I just finished a some research on Mod Podge vs Matte Medium. From the MSDS (now SDS) for each product --

Mod Podge is Poly Vinyl Acetate AKA white glue

Matte Medium is Acrylic Polymer Emulsion AKA co-polymer of methacrylic acid in water

SuperWet is a non-ionic soluble silicon surfactant (its actually a re-packaged agricultural surfactant)

Photo Flo if a mixture of 70% water, 25% propylene glycol, and 5% p-tert-octylphenoxy polyethoxyethyl alcohol

That 5% alcohol is a tertiary alcohol. The primary feature of tertiary alcohols is their higher boiling point, which means they evaporate more slowly than primary or secondary alcohols - think ethanol or iso-propanol.

Just to clarify, since there is a lot of confusion, PROPYLENE glycol is completely safe. Its an FDA approved food additive for both human and animal consumption. It is used to keep food soft and chewy. It gets confused with ETHYLENE glycol, which IS toxic and the primary ingredient in antifreeze.

PS: WS Scenic Cement is an acrylic polymer emulsion.
Last edited by a moderator:

Iron Horseman

Well-Known Member
My questions are:
• Is diluted Mod Podge in fact, virtually identical to the Woodland Scenics' scenic cement product?
• Is Mod Podge Matte about the same concentration as Scenic Express' Matte-Medium Concentrate?

My primary application for scenic cement is to apply and seal my non-sanded grouts and ground foams. I plan to use full-strength, matte-medium to apply my static-grass.

Thanks for any replies!
I cannot answer any of your questions directly. All I can say is that when I tried Mod Podge I was not happy with the results. It never seemed to loose its tackiness. I don't remember thinning it, so maybe that would make a difference.
Wow! Awesome work, Kevin! Thanks for doing all that! Since I began this thread I did discover that Mod Podge is simply diluted PVA with some kind of additive to attain a matte-finish (talcum powder?). It's good to know that Woodland Scenics' scenic cement is in fact diluted acrylic matte-medium. As I said, this product worked really well for adhering and sealing my non-sanded grouts and ground-foams.

But I won't be buying Woodland Scenics' scenic cement anymore; instead, I'll be buying Scenic Express' matte-medium concentrate (which I believe is also acrylic-based), and diluting 1:4 as per their directions to make my own scenic cement. A bottle of Scenic Express' matte-medium concentrate, which costs $10.49 for a 16 oz. bottle, will make 80 oz. of scenic cement. That much scenic cement from Woodland Scenics would cost $37.45. Buying a gallon of Scenic Express' matte-medium concentrate ($58.98) would yield five gallons of scenic cement. That much product from Woodland Scenics would cost $300!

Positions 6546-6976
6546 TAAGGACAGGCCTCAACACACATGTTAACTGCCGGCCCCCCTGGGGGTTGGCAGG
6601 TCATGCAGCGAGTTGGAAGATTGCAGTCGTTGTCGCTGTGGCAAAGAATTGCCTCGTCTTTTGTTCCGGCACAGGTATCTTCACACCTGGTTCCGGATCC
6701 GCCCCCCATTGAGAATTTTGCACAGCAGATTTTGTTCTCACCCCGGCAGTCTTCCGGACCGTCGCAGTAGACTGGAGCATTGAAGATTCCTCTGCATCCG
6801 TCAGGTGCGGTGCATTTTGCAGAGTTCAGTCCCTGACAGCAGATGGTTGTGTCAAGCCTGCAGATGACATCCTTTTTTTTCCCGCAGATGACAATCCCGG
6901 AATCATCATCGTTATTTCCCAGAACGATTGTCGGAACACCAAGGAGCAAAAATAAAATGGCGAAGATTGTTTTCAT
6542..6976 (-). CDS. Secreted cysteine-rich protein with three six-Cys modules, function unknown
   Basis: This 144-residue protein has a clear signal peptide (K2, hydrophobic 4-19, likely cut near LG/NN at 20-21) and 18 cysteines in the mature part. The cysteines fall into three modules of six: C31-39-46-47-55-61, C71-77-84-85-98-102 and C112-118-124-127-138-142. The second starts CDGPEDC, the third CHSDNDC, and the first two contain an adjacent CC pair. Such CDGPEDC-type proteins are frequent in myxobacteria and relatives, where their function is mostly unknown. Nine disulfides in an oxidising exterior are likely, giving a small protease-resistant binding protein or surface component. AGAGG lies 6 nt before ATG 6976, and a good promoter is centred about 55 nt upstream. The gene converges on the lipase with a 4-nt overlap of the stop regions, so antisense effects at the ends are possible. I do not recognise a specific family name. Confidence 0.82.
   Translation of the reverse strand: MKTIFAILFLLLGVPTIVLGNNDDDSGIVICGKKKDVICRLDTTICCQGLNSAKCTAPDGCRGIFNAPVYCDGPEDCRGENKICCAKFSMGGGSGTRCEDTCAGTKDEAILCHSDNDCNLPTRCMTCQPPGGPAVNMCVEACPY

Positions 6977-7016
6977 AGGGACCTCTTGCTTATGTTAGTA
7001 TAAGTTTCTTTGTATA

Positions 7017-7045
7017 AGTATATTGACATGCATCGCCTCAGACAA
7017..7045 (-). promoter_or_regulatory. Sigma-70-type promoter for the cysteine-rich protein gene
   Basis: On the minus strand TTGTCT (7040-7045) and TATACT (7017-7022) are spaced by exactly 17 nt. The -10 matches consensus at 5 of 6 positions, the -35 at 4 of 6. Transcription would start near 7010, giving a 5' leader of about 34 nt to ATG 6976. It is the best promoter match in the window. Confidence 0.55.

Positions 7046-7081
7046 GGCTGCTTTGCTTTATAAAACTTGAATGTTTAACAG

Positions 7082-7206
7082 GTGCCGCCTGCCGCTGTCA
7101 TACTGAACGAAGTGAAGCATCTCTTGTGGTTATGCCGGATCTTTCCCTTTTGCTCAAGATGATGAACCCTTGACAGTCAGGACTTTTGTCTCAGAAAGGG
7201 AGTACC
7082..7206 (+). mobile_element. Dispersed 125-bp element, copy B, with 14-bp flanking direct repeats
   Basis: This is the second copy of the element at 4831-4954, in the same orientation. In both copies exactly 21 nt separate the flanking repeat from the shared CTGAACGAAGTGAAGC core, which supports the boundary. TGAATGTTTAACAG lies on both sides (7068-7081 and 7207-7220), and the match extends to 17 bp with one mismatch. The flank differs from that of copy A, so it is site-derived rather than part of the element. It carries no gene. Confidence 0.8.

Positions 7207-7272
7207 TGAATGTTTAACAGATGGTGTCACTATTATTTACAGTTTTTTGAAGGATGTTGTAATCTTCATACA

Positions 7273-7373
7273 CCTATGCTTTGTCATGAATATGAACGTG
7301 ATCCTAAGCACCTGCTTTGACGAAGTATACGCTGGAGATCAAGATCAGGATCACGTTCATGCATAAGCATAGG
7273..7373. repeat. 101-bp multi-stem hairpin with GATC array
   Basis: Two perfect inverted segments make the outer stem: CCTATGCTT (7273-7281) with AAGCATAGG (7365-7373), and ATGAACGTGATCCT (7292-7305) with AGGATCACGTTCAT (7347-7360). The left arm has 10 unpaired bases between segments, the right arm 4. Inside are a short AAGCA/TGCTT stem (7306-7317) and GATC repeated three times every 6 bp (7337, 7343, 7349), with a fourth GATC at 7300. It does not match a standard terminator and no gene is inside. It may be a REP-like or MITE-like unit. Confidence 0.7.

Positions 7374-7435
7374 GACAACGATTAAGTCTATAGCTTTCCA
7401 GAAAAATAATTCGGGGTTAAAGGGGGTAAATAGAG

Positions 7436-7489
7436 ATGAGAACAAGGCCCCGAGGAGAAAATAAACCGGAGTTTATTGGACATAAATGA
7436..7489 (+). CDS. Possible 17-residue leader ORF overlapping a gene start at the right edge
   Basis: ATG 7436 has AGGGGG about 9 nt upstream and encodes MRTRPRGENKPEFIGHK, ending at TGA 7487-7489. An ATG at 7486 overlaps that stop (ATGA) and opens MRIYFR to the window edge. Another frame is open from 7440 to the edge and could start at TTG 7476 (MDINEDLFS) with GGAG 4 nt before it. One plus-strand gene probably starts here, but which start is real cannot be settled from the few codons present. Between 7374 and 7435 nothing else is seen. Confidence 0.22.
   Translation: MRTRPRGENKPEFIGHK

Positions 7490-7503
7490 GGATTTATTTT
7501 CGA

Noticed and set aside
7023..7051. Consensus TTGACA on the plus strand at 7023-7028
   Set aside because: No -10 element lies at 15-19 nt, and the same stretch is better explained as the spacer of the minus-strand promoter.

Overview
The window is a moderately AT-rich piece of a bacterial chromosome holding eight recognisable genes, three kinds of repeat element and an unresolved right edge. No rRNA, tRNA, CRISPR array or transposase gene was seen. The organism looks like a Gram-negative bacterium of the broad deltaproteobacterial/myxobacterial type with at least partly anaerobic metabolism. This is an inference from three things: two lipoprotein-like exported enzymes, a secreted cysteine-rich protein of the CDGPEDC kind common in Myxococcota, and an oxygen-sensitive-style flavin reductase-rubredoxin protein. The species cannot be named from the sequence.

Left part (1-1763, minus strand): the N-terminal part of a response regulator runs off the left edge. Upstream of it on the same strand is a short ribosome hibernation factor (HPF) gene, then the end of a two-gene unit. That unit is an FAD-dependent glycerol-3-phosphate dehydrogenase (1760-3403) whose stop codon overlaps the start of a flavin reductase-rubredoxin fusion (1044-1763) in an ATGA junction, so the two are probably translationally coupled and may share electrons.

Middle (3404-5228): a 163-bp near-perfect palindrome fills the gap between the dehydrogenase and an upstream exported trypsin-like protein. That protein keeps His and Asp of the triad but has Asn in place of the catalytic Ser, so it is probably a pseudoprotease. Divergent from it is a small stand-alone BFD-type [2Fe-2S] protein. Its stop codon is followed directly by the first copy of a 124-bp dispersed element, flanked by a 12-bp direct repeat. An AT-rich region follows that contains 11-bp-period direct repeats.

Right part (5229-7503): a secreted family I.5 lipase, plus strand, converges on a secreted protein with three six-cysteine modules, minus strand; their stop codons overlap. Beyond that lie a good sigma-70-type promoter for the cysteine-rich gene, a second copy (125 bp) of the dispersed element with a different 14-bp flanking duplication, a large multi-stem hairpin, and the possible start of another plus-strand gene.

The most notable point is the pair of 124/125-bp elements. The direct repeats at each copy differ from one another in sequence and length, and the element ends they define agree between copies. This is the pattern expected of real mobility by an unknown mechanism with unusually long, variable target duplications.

My bottle of SuperWet indicates that it contains propylene glycol, so I was thinking, that's some expensive anti-freeze! But, I guess I'm mistaken, and propylene glycol is not the chemical used in anti-freeze. You only use 1 oz. per quart, so the bottle will actually go a long way. Would you recommend SuperWet or Kodak PhotoFlo for ballasting applications, or are they roughly the same products with about the same yield?
Last edited by a moderator:
I guess I'm into overkill. Bit of history, I've been a avid gardener for over 50 years. Here in New Hampshire, the garden averages around 4000 square feet. Lots of plants, lots of treatments, mostly fungicides, since the cool and damp weather can cause problems. Anyway, through classes at the County Extension Office, I was introduced to agricultural surfactants. So for ballasting, I use BOTH alcohol and a surfactant. Works really well for me. If I had to choose, I'd drop the alcohol from the mix. The surfactant is designed to reduce surface tension. The alcohol reduces surface tension as a side effect. If you want to go with an alcohol, there are much less expensive alternatives than PhotoFlo. Remember it's 70% water and 5% alcohol. The glycol is in the mix to insure even distribution of the solution, water actually having a fairly high surface tension (relative).
Well thanks again for doing that bit of research. I suppose the Scenic Express SuperWet is fine. You only use 1 oz. of SuperWet per quart of water, so I mixed up a 1/2-quart into my Scenic Express sprayer bottle which will last quite a while (I still need to buy one of those baby eye-dropper things). I even used distilled water that I had laying around to eliminate any hard-water residue. Scenic Express even recommends adding SuperWet to their matte-medium for better flow. Not wanting any problems, I decided to buy all Scenic Express products for applying my ballast, including Scenic Express' real-rock light-gray and blended ballasts. is a participant in the Amazon Services LLC Associates Program, an affiliate advertising program designed to provide a means for sites to earn advertising fees by advertising and linking to